5 minute read

By William D. Sunderlin, Ph.D., and Robert J. Miller, J.D.

ALBANY, New York | PHOENIX, Arizona | 16 April 2024 (IDN) &emdash; It seems ridiculous that a repudiated Catholic doctrine dating back to the 15th century should have legal standing anywhere in the world today. Yet the Onondaga, an Indigenous nation located in Central New York, have to argue for their land rights in front of the Inter-American Commission on Human Rights because of centuries of United States case law that relies on the Doctrine of Discovery, renounced by Pope Francis one year ago.

Indigenous communities traditionally hold and use approximately one-half of the world’s land. Indigenous and community land rights are not recognized for much of this land—in 49 countries with detailed statistics, at least 21.1% of all land should be recognized as theirs but isn’t. And that is where the Doctrine of Discovery comes into play.

The Doctrine is a 15th-century edict that helped lay the foundation for European imperialism, colonization, and seizure of the lands and resources of Indigenous communities around the globe. The Doctrine, issued as a series of papal bulls by the Catholic Church, declared that Christian explorers had the right to lay claim to lands they “discovered,” even if Indigenous Peoples already populated them. Such lands were to be considered “empty” and therefore available for appropriation if inhabited by “heathens, pagans, and infidels.”

These principles became embedded in the ideological, political, cultural, and legal frameworks not just of the European colonizing countries but also of the new countries that were formed centuries later.

The attempt to right past wrongs

To its credit, on March 30, 2023, the Vatican renounced the Doctrine. The attempt to right past wrongs is justified not just for moral reasons, but also because it bears heavily on efforts to avert the worst impacts of climate change. Indigenous land rights have been recognized by the Intergovernmental Panel on Climate Change and in numerous scientific studies as a bulwark against tropical deforestation and biodiversity extinction.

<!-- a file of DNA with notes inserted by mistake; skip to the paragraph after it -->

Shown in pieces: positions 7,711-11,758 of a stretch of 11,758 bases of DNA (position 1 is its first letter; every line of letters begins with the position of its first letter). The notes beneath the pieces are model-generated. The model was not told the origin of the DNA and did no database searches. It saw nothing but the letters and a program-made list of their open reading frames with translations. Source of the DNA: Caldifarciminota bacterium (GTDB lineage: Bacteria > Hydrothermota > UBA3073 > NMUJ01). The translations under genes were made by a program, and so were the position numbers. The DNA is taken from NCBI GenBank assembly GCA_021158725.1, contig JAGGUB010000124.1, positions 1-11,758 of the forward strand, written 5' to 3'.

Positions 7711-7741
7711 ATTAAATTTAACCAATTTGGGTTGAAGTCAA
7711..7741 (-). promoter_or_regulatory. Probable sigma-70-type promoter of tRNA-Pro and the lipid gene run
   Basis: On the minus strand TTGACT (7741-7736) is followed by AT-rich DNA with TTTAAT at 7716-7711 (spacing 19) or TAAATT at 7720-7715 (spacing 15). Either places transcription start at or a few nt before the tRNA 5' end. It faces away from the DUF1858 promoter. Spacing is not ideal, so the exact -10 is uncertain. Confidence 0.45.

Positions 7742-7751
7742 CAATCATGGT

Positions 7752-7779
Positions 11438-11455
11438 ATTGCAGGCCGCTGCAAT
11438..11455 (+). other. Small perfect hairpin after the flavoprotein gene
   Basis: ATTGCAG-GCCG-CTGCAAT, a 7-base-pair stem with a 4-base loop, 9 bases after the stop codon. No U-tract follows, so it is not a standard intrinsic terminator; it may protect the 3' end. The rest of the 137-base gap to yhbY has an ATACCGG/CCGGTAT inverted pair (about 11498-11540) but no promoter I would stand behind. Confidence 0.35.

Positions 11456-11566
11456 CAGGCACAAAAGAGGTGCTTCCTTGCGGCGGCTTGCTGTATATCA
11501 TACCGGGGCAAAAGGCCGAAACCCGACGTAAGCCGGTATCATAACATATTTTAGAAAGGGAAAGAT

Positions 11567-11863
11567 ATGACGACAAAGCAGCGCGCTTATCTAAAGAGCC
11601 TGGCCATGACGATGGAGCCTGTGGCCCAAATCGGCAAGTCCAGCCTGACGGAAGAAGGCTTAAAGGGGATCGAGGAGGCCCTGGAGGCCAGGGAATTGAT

Pope Francis’s courage in annulling the Doctrine of Discovery should be applauded and celebrated; it is a breakthrough as we contend with the damage wrought by these papal bulls and the colonial legacies across the centuries. Nevertheless, bold as this decision might have been, the principles promoted by the Doctrine are still embedded in national laws and court decisions, and those laws and cases pose formidable barriers to righting the wrongs of the past.

For example, the first Congress of the United States implemented the Doctrine of Discovery on July 22, 1790, to enact a law, still in effect to this day, that claimed U.S. ownership rights over the lands of Native American Nations. The U.S. Supreme Court completely adopted this international legal principle of colonialism in Johnson v. McIntosh in 1823.

The Doctrine has served as a legal justification not only for seizing Native American lands, but also for blocking subsequent Native Nations’ efforts to reclaim their lands. In 2005, in a Supreme Court decision authored by Justice Ruth Bader Ginsburg, the Doctrine was invoked as a justification for denying the efforts of the Oneida Nation and its people to reclaim a portion of their sovereignty and lands, and in 2010 a federal judge relied on the Oneida ruling to dismiss the Onondaga Nation’s land rights action.

The repressive force of the 15th-century doctrine